Battling anxiety while working, taking care of your family, and trying to live a life that is satisfying and fulfilling is exhausting and definitely not fulfilling. No matter how much you do and how hard you try, you still end up almost every day fearing for the future and dreading tomorrow’s challenges. Those negative thoughts you’re having about yourself and life are only increasing your anxiety and depleting your life energy. You feel you’re falling deeper and deeper into anxiety and you don’t know how to take back control over your head and emotions. Well, you’re not alone, evidently almost half of the population is battling some type of anxiety disorder. But what is it about us that we are so susceptible to anxiety? And is there something we can do to become resilient to stress?
What causes anxiety?
Anxiety is an emotional response, it involves feelings of fear, uneasiness, and dread. It’s also an essential, temporary, state you experience when you’re in danger or under stress. When stressed your body goes into survival mode, it redirects its resources from normal “rest and digest” functions to functions needed for “fight or flight”. The changes are instant, adrenalin and cortisol are released, your heart rate goes up and starts pumping blood into limbs, leaving organs for digestion, waste management, and general maintenance depleted, blood vessels constrict, and the liver releases increased amounts of glucose to fuel muscles and give you the energy to stay and fight or to run away fast.
This is a powerful process that is essential for your survival when you are faced with an external danger like a wild animal or something. But having this kind of reaction when somebody cuts you off in traffic, while sorting your finances, or your boss gives you more work than you can possibly handle, well it’s a bit too much. What’s worse, your body can go through this whole ordeal several times a day.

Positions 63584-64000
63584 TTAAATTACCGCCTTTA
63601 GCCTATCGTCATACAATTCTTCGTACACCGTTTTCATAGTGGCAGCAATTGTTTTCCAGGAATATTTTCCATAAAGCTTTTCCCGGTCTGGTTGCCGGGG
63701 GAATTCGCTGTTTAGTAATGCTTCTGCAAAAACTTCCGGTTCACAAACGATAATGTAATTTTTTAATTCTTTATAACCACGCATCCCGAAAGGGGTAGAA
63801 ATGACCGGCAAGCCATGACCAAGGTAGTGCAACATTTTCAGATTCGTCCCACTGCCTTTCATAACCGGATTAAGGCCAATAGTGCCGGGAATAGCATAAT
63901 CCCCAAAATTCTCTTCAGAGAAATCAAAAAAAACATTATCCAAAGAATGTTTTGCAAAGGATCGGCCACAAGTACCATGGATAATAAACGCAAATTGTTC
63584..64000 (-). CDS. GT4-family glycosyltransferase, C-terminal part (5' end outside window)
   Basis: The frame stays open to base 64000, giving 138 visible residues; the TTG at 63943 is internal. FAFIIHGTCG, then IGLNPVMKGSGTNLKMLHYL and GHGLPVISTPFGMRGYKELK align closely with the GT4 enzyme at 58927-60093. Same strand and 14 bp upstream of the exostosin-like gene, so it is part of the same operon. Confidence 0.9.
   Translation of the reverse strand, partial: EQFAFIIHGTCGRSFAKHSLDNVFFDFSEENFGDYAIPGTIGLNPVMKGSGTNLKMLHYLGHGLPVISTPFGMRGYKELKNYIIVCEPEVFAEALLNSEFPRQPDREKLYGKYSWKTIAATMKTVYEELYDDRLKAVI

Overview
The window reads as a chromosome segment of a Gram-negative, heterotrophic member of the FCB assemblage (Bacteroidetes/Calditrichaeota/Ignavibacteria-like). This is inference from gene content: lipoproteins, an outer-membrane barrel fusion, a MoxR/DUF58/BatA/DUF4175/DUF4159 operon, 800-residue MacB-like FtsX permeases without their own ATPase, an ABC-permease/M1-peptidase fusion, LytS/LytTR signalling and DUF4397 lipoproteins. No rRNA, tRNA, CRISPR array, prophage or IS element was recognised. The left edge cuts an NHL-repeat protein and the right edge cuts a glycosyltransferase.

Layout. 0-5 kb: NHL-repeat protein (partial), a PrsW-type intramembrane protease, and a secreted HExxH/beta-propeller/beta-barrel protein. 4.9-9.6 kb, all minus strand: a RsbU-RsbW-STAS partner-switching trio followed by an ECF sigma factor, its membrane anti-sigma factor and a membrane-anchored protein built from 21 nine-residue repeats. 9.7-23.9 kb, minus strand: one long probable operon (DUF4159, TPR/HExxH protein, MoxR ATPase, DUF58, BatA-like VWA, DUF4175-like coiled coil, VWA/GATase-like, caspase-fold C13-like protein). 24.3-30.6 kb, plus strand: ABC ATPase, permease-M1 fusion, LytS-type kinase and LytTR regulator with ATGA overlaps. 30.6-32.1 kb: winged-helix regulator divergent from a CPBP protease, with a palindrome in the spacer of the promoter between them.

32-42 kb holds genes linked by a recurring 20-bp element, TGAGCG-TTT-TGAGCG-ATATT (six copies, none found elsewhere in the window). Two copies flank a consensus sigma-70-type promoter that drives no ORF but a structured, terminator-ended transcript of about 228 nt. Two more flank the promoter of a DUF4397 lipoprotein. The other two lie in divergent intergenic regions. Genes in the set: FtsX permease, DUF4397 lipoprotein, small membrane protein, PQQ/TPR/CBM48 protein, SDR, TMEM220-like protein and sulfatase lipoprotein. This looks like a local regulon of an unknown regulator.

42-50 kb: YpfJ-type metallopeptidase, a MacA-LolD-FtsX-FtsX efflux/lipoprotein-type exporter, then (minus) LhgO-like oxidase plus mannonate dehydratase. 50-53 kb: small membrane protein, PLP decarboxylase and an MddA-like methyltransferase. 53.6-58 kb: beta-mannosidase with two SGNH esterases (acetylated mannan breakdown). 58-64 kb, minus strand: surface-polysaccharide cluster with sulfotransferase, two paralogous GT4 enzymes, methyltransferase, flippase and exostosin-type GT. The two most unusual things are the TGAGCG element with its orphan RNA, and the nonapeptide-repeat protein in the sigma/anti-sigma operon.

Normally, stress response comes when triggered and goes away after the situation that has triggered it is over. But sometimes things can go haywire. After prolonged periods of stress and intense worry or an extremely traumatic event, you can remain “frozen” in this survival mode.
Risks of untreated anxiety
Temporary effects of anxiety on the body are increased heart rate, constricted blood vessels, increased blood glucose levels, slowed down digestion, waste expulsion, and general maintenance processes. When this happens from time to time and your body has enough time to recover there is no harm done. But if you’re experiencing anxiety your body is constantly enduring these conditions. That can lead to heart problems, cardiovascular diseases, inflammations, poor immune system, digestive diseases, chronic pain, depression, and insomnia.
One thing you can do every morning to strengthen your nervous system
Life is stressful, always has been and always will be, and there is nothing we can do about it. But what we can do is help our nervous system regulate itself better and become stronger. By doing this one thing every morning you will reset your nervous system, help it release built-up stress and anxiety, and strengthen it so it becomes more resilient in future stressful situations.
You can do this while still lying in bed. Lay on your back. Interlace your fingers and put them behind your head so that the bottom of your head lays in your hands. Your hands will help you keep your head stable and centered. Now without moving your head shift only your eyes to look to the right and stay so for a minimum of 30 seconds. Bring your eyes to the center and take a few breaths. Then shift your eyes to look to the left and stay so for another 30 seconds, or more.
You can find more details about this practice in the video below.
Why does this work?
Since stress manifests itself physically in the body, it’s only logical to deal with it on a physical level as well. There are ways you can directly communicate a message to the part of your brain that is the source of a stress response. And there are ways that you can stimulate your nervous system to strengthen it and increase its stress tolerance.
Side to side eye movements quiet the amygdala, the part of the brain that is in control of the stress response. The theory is that these eye movements happen when we walk or run forward. When we move forward we observe the world left and right. And these eye movements are the ones that will send the message to the brain that the threat is being taken care of. They will also end the stress response. This is an ancient coping mechanism that was only recently discovered but there are already many studies proving its effectiveness. To find out more search for EMDR therapy.